Sustainable Enterprises and Indigenous Peoples

As part of a series of breakfast sessions hosted by the communications consultancy for which I toil, I chaired a discussion today about building and enhancing organizational relationships with aboriginal communities. The speakers were Bernd Christmas who heads our aboriginal affairs practice and Clint Davis, president and CEO of the Canadian Council for Aboriginal Business.

I began the meeting with an explanation for why building and enhancing organizational relationships with aboriginal communities is an issue of "sustainability" which seemed necessary given that we (in North America at least) tend to equate sustainability with ecological stewardship or as a panacea for global warming.

However, according to a study (requires an access pass) by the American Management Association called Creating a Sustainable Future the goal of sustainability is:

"Ensuring that whole systems remain healthy so that people -- as individuals, societies and organizations -- improve their overall chances of well-being."

In other words, sustainability is about more than environmental stewardship. It is about social and human renewal as well as mitigating the harmful social consequences, at home and globally, of development and short-sighted economic planning. The connection between this broader interpretation of sustainability and the situation faced by aboriginal communities in North America is self-evident.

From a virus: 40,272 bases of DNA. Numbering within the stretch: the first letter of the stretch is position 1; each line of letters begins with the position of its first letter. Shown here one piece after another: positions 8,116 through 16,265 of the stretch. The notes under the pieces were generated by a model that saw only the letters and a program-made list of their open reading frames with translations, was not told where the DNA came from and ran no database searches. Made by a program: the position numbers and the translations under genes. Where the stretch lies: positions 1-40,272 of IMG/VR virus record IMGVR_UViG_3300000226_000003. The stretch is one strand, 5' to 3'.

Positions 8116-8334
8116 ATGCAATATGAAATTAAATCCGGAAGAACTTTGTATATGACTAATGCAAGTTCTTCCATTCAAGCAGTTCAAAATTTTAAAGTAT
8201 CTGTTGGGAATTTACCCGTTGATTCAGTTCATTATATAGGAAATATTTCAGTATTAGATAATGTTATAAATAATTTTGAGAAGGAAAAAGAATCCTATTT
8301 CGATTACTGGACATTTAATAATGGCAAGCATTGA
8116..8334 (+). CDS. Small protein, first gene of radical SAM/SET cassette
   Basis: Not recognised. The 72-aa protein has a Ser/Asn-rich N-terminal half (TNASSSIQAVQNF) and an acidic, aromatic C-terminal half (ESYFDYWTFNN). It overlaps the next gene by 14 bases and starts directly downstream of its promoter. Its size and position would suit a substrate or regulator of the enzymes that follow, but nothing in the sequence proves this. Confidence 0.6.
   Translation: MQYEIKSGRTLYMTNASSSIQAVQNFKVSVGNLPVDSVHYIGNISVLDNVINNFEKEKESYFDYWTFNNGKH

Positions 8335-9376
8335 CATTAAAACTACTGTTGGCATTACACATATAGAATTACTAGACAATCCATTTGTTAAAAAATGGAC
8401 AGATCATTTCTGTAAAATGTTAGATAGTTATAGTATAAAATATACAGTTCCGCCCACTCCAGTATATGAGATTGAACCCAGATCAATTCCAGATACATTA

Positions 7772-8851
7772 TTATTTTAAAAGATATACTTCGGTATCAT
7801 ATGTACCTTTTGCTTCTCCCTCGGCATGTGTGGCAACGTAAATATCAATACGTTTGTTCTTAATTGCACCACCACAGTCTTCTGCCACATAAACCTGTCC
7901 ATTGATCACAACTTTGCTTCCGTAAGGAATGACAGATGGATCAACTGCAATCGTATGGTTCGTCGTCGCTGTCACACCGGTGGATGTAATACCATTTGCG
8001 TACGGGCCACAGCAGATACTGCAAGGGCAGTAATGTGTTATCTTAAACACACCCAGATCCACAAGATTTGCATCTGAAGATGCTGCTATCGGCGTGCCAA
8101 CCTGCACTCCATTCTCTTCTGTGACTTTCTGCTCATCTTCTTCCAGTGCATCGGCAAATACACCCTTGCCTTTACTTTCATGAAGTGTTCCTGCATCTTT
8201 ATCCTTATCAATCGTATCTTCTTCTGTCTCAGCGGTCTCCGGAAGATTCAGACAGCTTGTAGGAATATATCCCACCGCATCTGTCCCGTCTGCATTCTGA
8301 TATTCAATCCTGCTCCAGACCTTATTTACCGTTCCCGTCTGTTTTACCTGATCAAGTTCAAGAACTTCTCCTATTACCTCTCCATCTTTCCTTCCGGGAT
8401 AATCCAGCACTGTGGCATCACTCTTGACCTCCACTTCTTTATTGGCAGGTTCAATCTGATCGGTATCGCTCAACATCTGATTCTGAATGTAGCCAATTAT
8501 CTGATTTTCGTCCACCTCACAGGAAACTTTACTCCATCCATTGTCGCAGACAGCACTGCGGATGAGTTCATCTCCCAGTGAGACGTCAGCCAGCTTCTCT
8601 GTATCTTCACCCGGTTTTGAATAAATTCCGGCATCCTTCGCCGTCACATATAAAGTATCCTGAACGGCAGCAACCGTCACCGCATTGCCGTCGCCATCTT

There are at least four principles for creating a sustainable enterprise that also make sense for how companies can enhance their relationships with First Nations, Inuit or Metis peoples in North America. They must:

  1. Create collaborative and dialog-based relationships with aboriginal communities
  2. Focus attention on long-term prosperity and human rights rather than short-term margins
  3. Take action on human rights, education and poverty alleviation locally and globally even if they are not related to a company's core business
  4. Commit to the renewal of natural, manufactured and human resources locally and globally

As an aside, although still apropos, Canada, the United States, New Zealand and Australia were at the time (September 2007) the only four countries not to support the adoption by the United Nations of the Declaration on the Rights of Indigenous Peoples. Just this month Canada's House of Commons voted to endorse the declaration. That's a decent step towards improving the public policy environment for encouraging the sustainable enterprise. 

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